Dark green leafy vegetables may not taste as good as they sound but including them in your diet is a must if you want a healthy mind and body. These green superfoods are not only cheap but they are available abundantly in the market. What’s more? They also have amazing health benefits that we have discuss in detail in this post.
Green leaves are powerhouses of chlorophyll?
Green leafy vegetables are rich sources of chlorophyll, which provides plants with the essential nutrients that they require. They are also useful for the human body as it strengthens the immunity, supports human body to fight against cancer, and also aids in neutralizing the metabolic wastes. All green veggies such as spinach, green olives, parsley, lettuce, fenugreek leaves, coriander leaves, asparagus, bell peppers, green beans, green peas, kale, turnip greens broccoli, green cabbage, celery, collard greens contain concentrated amounts of chlorophyll.
Green leafy vegetables are rich sources of magnesium?
The chlorophyll content present in the dark green leafy vegetables contains high amounts of magnesium, which is an alkaline mineral. Thus chlorophyll containing superfoods have a powerful alkalizing effect on the body. Magnesium aids in delivering the much required oxygen to tissues, cells, aids in bone formation, and also ensures muscle function and optimal nerve. Magnesium is useful for cardiovascular system, nervous system, digestive system, kidneys, liver, muscles, brain, and hormone secreting glands.
Green veggies can rebuild red blood cells?
The chlorophyll found in green veggies boasts a molecular structure that is similar to the hemoglobin; hence consuming dark green superfoods helps in replenishing and rebuilding the red blood cells. It boosts energy levels and improves the overall health instantly. Eating green leafy vegetables or enjoying a green smoothie is a great way to restore your health.
How to eat your green leaf vegetables for best results?
Besides the chlorophyll content, the dark green leafy vegetables are also nutritional powerhouses of vitamins, minerals and phyto-nutrients. If you don’t like eating bland green veggies, include them in salads and soups to get the health benefits while pampering your tastebuds too!
The USDA recommends that you consume at least half cup of green leafy vegetables every day to prevent nutritional deficiencies and fatal diseases. For best benefits, consume veggies raw, lightly steamed or made into a smoothie.
Why green leaves veggies?
They have disappeared before the vegetables are even on the shelf or in the display of the market stall: the green leaves and herbs of carrots, kohlrabi, beetroot and co. If they do find their way into our kitchen, they usually end up unnoticed in the organic waste at the beginning of the preparation. Vegetable leaves are not only healthy, they often contain more vitamins and other nutrients than the tubers that go with them.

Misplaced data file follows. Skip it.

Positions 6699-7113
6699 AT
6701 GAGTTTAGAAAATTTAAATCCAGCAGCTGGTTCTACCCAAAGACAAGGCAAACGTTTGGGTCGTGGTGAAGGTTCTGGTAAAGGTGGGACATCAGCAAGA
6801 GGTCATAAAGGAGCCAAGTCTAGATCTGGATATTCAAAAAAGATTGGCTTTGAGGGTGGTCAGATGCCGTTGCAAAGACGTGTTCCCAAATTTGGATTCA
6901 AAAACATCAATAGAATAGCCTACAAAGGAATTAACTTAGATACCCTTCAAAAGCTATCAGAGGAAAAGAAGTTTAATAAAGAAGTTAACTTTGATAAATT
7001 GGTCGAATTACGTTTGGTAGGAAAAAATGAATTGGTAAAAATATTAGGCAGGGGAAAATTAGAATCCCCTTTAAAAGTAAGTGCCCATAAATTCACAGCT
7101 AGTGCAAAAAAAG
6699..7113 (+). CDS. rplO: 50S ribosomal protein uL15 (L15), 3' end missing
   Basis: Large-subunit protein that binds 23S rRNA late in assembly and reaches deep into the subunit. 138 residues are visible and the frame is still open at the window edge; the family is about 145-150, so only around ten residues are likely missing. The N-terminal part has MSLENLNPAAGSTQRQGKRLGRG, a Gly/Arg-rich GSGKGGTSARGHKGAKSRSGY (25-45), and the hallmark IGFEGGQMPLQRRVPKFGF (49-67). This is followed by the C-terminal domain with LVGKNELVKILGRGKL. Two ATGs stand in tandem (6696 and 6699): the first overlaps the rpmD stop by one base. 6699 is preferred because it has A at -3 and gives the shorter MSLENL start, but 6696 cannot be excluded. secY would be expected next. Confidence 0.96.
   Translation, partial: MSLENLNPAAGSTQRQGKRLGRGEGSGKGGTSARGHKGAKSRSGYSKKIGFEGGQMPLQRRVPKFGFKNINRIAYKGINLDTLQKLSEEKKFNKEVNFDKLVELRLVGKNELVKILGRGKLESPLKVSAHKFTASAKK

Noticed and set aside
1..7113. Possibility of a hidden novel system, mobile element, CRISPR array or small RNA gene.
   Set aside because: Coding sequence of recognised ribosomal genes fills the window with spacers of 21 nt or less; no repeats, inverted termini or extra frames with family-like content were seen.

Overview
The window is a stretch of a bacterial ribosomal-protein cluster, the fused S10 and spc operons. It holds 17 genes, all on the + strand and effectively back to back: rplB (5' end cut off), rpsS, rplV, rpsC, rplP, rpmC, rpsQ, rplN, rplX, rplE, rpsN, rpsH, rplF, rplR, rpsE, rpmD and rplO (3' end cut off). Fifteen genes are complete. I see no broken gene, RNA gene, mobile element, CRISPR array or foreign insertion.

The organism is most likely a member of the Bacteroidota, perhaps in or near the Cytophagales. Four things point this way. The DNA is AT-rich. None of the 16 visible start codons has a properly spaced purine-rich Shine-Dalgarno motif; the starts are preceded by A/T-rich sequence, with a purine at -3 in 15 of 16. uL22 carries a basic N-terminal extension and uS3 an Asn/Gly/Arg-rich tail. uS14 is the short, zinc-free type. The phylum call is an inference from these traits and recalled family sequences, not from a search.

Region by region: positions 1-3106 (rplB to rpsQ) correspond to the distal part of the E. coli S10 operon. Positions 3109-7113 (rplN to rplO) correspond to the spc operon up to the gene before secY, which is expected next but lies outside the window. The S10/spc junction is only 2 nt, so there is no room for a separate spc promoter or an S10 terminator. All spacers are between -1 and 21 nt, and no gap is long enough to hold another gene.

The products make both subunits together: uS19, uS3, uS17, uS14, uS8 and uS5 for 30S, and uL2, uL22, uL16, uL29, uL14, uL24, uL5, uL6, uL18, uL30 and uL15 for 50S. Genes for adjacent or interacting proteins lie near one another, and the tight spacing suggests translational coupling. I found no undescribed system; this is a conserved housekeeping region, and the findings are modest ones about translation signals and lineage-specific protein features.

Those who no longer want to miss these vital substance bombs can conjure up and refine green smoothies, salads, stews, pestos and other healthy dishes with the leaves of numerous types of vegetables.
The easiest way is to process the aromatic green in home-made stock or to make vegetable broth powder or vegetable seasoning paste. The vegetable leftovers can also be frozen and collected. But more sophisticated dishes are also possible, just try it out! You will see that the supposed “waste” is in no way inferior to the rest of the fruit.
Green equals healthy?
The whole parade – the darker green the better – is healthy for the cardiovascular system, has an antioxidant and anti-inflammatory effect, lowers blood pressure and cholesterol and improves blood flow. Some of the ingredients in the green probably reduce the risk of several types of cancer. Leafy vegetables are also very important for the eye: they have a particularly high lutein content (covered in green chlorophyll). Lutein can help maintain vision in old age and prevent age-related macular degeneration (AMD) or its deterioration.
Reasons enough to enjoy the “rabbit food”. We would like to introduce some green leafy vegetables from the cabbage and chicory families, which have a special feature: They all contain bitter compounds.
Bitter? Delicate and attractive! It is true that the sensation of taste “bitter” is also a warning sign against possibly poisonous substances (example: bitter almonds contain prussic acid), and we have an innate aversion to this: infants spit out bitter and acid immediately. “Sweet” and “umami”, the “meaty taste”, on the other hand, signal harmless and rich food.
But finely dosed by nature, bitter substances give foods from artichoke to lemon that certain something. Bitter foods enliven the tongue with contrasts: think of pasta with butter and sage, grapefruit with sweet strawberries, a steak with dandelion salad, braised chicory with cheese – delicious, isn’t it?
Good to know
Vegetables contain many vitamins, minerals, trace elements and other plant substances. Depending on the type of vegetable, they contain vitamins of the B group, vitamin C, provitamin A (carotene). Minerals and trace elements include iron, manganese, copper, calcium, phosphorus, potassium and sodium.
There are also citric, malic and tartaric acids, chlorophyll, the green pigment of plants, essential oils and sulphur-containing compounds. Rich in nutrients and low in calories – not only these two properties make vegetables the ideal food, they also contain dietary fibres which are built up by the plant as a structural substance for the cell walls.